Jane Hamilton’s The Excellent Lombards and Ann Patchett’s Commonwealth both begin with mundane events that quickly take on biblical proportions.
The Excellent Lombards opens with a storm — “roiling sky, pure wrath above” — descending on the Lombard family’s apple orchard. Jim Lombard, the family patriarch, decides to defy the weather and continue to bale hay. He escapes the storm unscathed. It’s a small miracle.
Commonwealth starts with an intoxicating opening line: “The christening party took a turn when Albert Cousins arrived with gin.” What follows is a party fueled by the gin (and some freshly squeezed orange juice) that rivals the miracle of the loaves and the fishes. It moves from biblical to bacchanalian when Albert Cousins kisses Beverly Keating — a married woman — and incites a chain of events that will tear the Keating and Cousins clans asunder.
Both novels tell family tales, but Hamilton and Patchett give us very different visions of what “family” can mean. Besides their somewhat biblical beginnings, one small, solid similarity the books share is that they feature characters who are allergic to bee stings.
Hamilton’s book is a traditional bildungsroman, covering a few years of development in the life of Mary Frances Lombard. Patchett’s approach is more sweeping: It follows the fallout from that stolen kiss over the course of 50 years. Hamilton’s novel revels in rootedness. Patchett gives us a scatter of seeds in the wind.
Those roots run deep in The Excellent Lombards, largely because of Hamilton’s central character. Mary Frances Lombard — at turns called “Frankie,” “Francie,” “Marlene,” “MF” and “the Imp” — is, I confess, a little annoying. I think Hamilton intends her to be. Isn’t everyone annoying when they’re between 12 and 16 years old?
Frankie Lombard wants nothing more than to be insulated by her family. At a young age, she resolves to marry her brother. Later, she deliberately loses a geography bee that could send her to college. All of this is done in the name of staying at home, continuing what she sees as the Lombard dynasty. She often envisions herself being at war with everyone outside of her immediate family, so it’s no surprise she sometimes comes off like a dictator.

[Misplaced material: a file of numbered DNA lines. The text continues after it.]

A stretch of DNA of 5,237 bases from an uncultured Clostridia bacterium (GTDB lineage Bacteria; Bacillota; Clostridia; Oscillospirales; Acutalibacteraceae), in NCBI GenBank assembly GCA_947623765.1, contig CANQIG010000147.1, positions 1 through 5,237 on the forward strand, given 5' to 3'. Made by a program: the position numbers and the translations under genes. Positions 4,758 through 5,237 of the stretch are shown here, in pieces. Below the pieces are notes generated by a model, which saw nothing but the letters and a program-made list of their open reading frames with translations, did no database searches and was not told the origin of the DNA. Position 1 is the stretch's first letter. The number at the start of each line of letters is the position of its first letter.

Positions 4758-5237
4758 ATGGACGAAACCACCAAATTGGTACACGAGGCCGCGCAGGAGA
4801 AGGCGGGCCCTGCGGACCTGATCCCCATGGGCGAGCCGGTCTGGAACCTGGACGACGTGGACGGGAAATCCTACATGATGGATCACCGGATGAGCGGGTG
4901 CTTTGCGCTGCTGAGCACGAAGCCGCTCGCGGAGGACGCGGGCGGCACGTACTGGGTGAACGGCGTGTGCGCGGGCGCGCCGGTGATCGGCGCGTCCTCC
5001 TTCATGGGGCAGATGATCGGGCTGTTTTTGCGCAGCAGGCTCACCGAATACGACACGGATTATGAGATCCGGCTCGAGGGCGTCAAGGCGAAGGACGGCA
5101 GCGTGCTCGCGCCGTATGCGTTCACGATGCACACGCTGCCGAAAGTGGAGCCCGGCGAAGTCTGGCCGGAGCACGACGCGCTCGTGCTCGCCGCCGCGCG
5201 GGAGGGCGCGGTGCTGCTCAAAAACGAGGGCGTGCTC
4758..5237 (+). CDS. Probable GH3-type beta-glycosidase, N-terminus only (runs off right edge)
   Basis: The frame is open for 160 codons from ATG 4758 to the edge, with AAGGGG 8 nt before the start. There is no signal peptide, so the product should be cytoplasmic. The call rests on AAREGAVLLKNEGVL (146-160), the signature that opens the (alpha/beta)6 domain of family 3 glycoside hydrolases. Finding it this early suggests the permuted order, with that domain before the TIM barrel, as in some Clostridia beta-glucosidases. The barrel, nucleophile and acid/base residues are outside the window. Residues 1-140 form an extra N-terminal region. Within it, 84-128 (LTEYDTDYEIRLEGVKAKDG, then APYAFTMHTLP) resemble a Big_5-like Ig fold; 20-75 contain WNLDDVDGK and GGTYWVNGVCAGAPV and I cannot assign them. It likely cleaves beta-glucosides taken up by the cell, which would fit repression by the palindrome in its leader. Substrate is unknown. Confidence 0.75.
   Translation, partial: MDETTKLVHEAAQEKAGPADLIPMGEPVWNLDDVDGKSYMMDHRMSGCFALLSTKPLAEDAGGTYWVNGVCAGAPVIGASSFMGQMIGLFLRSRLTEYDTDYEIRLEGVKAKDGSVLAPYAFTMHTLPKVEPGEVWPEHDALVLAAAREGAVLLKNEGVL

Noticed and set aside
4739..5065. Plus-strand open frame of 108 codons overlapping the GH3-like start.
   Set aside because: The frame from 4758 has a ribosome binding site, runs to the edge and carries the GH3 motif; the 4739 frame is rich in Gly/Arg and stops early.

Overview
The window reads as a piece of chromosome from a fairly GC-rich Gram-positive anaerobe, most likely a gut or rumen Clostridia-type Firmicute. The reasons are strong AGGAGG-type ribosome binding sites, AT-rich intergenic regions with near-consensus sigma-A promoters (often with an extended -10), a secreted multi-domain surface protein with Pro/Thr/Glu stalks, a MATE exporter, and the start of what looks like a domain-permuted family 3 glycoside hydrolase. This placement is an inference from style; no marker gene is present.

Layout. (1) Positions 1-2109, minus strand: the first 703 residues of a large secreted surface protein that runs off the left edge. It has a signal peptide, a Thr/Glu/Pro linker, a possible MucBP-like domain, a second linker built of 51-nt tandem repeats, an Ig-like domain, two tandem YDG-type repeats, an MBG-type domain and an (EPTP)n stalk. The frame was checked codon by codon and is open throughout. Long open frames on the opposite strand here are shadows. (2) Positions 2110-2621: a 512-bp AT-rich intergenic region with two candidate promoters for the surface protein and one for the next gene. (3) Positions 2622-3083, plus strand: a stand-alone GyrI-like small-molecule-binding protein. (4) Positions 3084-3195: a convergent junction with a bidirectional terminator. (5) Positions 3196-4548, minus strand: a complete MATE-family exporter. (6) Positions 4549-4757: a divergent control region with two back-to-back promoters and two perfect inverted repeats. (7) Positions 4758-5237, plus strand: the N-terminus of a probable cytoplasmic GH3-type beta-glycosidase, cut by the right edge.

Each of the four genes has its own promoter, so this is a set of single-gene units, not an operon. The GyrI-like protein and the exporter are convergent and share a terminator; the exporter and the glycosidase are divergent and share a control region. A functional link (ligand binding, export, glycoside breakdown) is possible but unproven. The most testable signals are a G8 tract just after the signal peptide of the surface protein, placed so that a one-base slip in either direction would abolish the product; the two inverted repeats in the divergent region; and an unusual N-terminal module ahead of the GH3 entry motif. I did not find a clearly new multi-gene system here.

Patchett’s novel bounces between its many characters over the decades it covers, but Franny Keating, whose christening party was the one interrupted by that kiss, becomes a central figure.
Franny Keating would like to be far away from her large, extended family and the drama on which it is built. So far, in fact, that she essentially sells them out, plus a little bit of her own soul, to the novelist Leo Posen. He uses her family history as the basis for a novel titled — wait for it — Commonwealth.
Considering Franny and Frankie side by side sounds like the premise for a crappy CBS sitcom about mismatched roommates that would probably be titled “Franny and Frankie.” Franny hates her family, but Frankie loves her family! How ever will they get along?
It is not that, though, thank God.
What Hamilton and Patchett offer in The Excellent Lombards and Commonwealth are two wildly divergent approaches to telling these family stories. But both are attuned to the particular and peculiar senses of devotion and terror that come with being related to other people, one of the few things in life we cannot help.
Thinking about the novels alongside each other gives the reader essentially a case study in what it means to grow up, delineated by the paths on which Hamilton and Patchett take us.
Hamilton wonderfully evokes the somewhat obnoxious sensibility that many of us have when they’re teenagers: that we alone are at the center of the universe, that we alone are responsible for holding it up.
When Frankie Lombard thinks about the future, she thinks, “No Lombard should have to leave the farm for any reason.” She takes it upon herself to be the chosen one — the one who will remain on the farm and perpetuate the Lombard dynasty.
Hamilton draws the novel to a close before we can see Frankie’s future proper. But I don’t think it’s too much of a stretch to think that her life might not turn out in a way that perfectly fits her grand designs. By the end, Frankie is coming to a realization: that the world is a lot wider than the Lombard family farm, and that she might want to seek out a place in it. The roots start to retract.
Patchett, on the other hand, portrays the unpredictable paths our lives can take.
Late in Commonwealth, Franny Keating thinks about how her life might have been different. When she considers how things would have turned out if a certain person had lived and not died, she realizes that person’s death has brought her to exactly where she is now — much like how that kiss at her christening party led her various family members to exactly where they were supposed to be.
On Feb. 27, 1926, Virginia Woolf wrote the following in her diary: “I enjoy almost everything. Yet I have some restless searcher in me. Why is there not a discovery in life? Something one can lay hands on and say ‘This is it’?”
In The Excellent Lombards and Commonwealth, Hamilton and Patchett give us both. Hamilton gives us the birth of that restless searcher in Frankie, and through Franny, Patchett shows us that it’s not a moment of discovery that reveals what “it” is, but rather, the totality.
Ryan Pait is in his fourth summer as the literary arts reporter at The Chautauquan Daily. He holds a bachelor’s in popular culture studies and a master’s in literature from Western Kentucky University.